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Groundwater Potential Zone Mapping Using Analytical Hierarchy Process(AHP) And GIS,
FOR NAGAPATTINAM DISTRICT, TAMILNADU, INDIA

-Shanmuga Priya,
Student of AGSRT

ABSTRACT

Groundwater is the most reliable source of fresh water. Due to several criteria such as increased population, urbanization, and industrialization, the groundwater sources are under severe threat. Climate change plays a vital role in the quality and quantity of groundwater sources. Also, the climate variability severely affects the parameters influencing the groundwater recharge. Unreliable monsoons and poor quality of the surface water resources tend to increase the decline in the groundwater levels. Hence, it is necessary to identify and delineate the groundwater potential zone (GWP) which can be used to augment the groundwater source. The study is carried out for Nagapattinam district where the groundwater serves as the main source for domestic and agricultural purposes rather than the surface water.

                                         The parameters such as topography, geology, drainage density, soil, land use and land cover rainfall, and the lineament density are generated as different layers in the GIS background and are subjected to weighted overlay analysis to obtain the potential zones of groundwater. The weights for the various layers were generated using the multi-criteria decision-making technique and analytical hierarchy process which allows the pairwise comparison of criteria influencing the potential zone. Further, the GWP map has been reclassified into five different classes, namely Excellent, Good, moderate, poor, and very poor. The results of the study revealed that the Excellent potential zone comprises (80.87 ha), Good (178.3 ha), moderate (377.8 ha), poor (588.9 ha), and very poor (178.8 ha), respectively. 

1.Introduction:

Groundwater is one of the most valuable natural resources, which supports human health, economic development and ecological diversity. Because of its several inherent qualities it has become an immensely important and dependable source of water supplies in all climatic regions including both urban and rural areas of developed and developing countries. Groundwater is a form of water occupying all the voids within a geological stratum. Water bearing formations of the earth’s crust act as conduits for transmission and as reservoirs for storing water. The groundwater occurrence in a geological formation and the scope for its exploitation primarily depends on the formation of porosity. High relief and steep slopes impart higher runoff, while topographical depressions increase infiltration. An area of high drainage density also increases surface runoff compared to a low drainage density area. Surface water bodies like rivers, ponds, etc., can act as recharge zones. Over the years the growing importance of groundwater based on an increasing need has led to unscientific exploitation of groundwater creating a water stress condition.

                                                  This alarming situation calls for a cost and time effective technique for proper evaluation of groundwater resources and management planning. A groundwater developing program requires a large volume of data from various sources. Hence, identification and quantization of these features are important for generating a groundwater potential model of a study area. Currently groundwater is gaining more attention due to drought problem, rural water supply, irrigation project and low cost of development it requires. Despite the extensive research and technological advancement, the study of groundwater has remained more risky, as there is no direct method to facilitate observation of water below the surface. Its presence or absence can only be inferred indirectly by studying the geological and surface parameters.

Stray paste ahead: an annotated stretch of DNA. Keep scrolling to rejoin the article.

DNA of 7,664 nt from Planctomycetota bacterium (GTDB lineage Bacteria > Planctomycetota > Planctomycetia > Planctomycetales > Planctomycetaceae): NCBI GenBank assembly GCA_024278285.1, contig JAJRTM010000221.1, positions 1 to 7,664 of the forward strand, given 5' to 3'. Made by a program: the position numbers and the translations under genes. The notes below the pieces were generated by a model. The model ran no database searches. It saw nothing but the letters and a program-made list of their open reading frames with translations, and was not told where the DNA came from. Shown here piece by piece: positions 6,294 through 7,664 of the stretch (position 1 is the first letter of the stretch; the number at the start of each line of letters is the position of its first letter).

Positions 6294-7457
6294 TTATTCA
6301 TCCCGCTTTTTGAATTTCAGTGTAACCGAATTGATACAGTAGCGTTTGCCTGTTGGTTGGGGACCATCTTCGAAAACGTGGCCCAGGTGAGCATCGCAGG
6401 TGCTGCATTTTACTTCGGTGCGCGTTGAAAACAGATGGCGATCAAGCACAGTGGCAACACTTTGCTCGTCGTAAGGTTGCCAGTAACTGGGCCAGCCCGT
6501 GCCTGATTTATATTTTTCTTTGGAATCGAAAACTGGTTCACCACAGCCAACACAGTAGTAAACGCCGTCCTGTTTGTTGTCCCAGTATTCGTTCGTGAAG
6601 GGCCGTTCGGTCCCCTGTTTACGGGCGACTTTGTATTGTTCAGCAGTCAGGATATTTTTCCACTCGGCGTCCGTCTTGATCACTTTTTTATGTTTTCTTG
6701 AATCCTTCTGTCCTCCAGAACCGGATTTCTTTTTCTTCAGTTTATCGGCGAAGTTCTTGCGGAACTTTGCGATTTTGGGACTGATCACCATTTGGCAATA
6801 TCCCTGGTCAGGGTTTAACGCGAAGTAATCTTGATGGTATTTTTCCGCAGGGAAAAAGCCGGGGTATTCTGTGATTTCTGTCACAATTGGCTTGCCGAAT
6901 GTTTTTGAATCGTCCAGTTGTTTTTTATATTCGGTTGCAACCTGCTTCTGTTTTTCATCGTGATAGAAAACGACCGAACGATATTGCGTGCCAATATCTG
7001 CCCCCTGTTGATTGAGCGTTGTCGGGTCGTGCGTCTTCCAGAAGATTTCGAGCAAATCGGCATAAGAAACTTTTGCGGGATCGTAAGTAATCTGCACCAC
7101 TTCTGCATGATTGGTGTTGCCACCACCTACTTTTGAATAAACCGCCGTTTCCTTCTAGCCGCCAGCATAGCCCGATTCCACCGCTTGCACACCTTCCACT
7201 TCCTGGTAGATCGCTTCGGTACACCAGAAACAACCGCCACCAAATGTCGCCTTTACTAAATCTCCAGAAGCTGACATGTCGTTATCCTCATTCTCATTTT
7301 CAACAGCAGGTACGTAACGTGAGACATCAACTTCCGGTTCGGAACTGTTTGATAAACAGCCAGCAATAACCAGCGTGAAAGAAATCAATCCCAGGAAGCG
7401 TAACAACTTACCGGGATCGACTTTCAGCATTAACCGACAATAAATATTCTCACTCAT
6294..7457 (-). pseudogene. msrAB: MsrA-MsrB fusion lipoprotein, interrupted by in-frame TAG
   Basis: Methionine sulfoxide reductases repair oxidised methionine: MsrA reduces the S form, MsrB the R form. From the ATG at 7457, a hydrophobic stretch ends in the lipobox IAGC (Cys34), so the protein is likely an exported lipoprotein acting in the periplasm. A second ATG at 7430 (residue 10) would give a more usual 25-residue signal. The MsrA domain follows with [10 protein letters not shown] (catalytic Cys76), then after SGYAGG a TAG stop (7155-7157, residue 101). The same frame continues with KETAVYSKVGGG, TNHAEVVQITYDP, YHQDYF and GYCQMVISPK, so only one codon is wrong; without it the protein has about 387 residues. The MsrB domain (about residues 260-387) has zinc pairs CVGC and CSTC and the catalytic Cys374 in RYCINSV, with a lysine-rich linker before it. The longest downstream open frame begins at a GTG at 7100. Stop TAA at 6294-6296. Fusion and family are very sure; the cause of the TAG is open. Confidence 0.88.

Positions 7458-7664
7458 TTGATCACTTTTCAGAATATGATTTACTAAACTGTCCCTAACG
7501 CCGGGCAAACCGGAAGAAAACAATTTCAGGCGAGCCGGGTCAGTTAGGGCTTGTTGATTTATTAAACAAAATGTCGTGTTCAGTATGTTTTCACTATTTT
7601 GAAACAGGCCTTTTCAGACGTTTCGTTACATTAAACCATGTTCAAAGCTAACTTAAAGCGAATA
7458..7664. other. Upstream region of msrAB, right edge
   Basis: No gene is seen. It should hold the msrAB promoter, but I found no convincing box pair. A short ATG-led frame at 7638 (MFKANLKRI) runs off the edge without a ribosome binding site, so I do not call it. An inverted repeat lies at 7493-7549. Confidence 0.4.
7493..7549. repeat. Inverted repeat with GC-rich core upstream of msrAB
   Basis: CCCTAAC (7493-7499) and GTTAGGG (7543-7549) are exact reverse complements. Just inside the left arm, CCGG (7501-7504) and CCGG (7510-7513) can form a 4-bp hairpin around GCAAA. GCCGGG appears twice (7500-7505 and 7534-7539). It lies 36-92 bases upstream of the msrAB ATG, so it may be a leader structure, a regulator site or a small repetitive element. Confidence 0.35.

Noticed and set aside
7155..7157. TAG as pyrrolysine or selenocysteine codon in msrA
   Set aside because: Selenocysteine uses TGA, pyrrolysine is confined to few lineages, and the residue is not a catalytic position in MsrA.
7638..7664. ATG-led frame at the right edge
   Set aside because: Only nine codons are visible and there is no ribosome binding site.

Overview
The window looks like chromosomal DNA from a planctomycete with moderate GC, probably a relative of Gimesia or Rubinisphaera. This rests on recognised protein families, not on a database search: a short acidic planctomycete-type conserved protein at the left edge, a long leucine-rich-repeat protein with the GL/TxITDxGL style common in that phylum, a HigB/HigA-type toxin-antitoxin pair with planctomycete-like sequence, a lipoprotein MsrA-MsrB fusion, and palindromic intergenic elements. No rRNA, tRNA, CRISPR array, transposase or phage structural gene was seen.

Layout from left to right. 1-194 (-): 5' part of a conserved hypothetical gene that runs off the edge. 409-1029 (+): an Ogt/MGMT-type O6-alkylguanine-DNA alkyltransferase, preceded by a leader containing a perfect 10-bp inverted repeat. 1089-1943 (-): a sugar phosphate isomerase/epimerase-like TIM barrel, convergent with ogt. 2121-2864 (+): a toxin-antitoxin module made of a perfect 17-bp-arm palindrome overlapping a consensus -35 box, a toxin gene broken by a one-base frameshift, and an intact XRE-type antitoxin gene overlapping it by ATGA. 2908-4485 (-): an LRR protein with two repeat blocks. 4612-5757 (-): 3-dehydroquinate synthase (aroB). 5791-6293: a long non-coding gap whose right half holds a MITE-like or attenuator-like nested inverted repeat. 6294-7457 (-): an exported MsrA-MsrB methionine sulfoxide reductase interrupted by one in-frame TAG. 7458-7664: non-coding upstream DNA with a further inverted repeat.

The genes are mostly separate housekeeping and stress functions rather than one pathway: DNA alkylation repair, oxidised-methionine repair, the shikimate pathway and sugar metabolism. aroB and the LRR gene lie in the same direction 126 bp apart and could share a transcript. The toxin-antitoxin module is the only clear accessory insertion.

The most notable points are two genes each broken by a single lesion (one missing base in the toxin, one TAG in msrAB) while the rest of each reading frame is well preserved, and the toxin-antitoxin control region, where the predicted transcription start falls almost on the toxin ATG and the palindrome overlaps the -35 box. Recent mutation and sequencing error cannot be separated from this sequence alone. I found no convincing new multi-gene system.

The different hydrogeological themes can be used to identify the groundwater potential zone of the present area. The remote sensing and Geographic information system (GIS) tool can open new path in water resource studies. Analysis of remote sensing data along the survey of India (SOI) topographical sheets and collateral information with necessary ground truth verifications help in generating the baseline information for groundwater targeting. Identification of groundwater occurrence location using remote sensing data is based on indirect analysis of directly observable terrain features like geological structures, geomorphology, and their hydrologic characteristics. Also lineaments play significant role in groundwater exploration in all type of terrain. Application of GIS and RS can also be considered for multi criteria analysis in resource evaluation and hydro geomorphological mapping for water resource management. 

2.Study Area:

2.1 GENERAL

The primary objective of the study is to contribute towards systematic groundwater studies utilizing Remote Sensing and 
Geographic Information Systems (GIS) in the delineation of groundwater potential areas. Nagapattinam district is one of the 38 districts of Tamil nadu state in southern India. It is a coastal district and covering a total area of 2,715.83 km2. Out of the total area, around 1,261.49 km2 are classified as wetland, 618.80 km2 as dry land and the remaining 835.48 km2 as government land. It is located in the longitude between 79°35'0" Eto79°50'0"E and latitude between 10° 35’0"N to 11°25’0"N with the MSL 9 m up.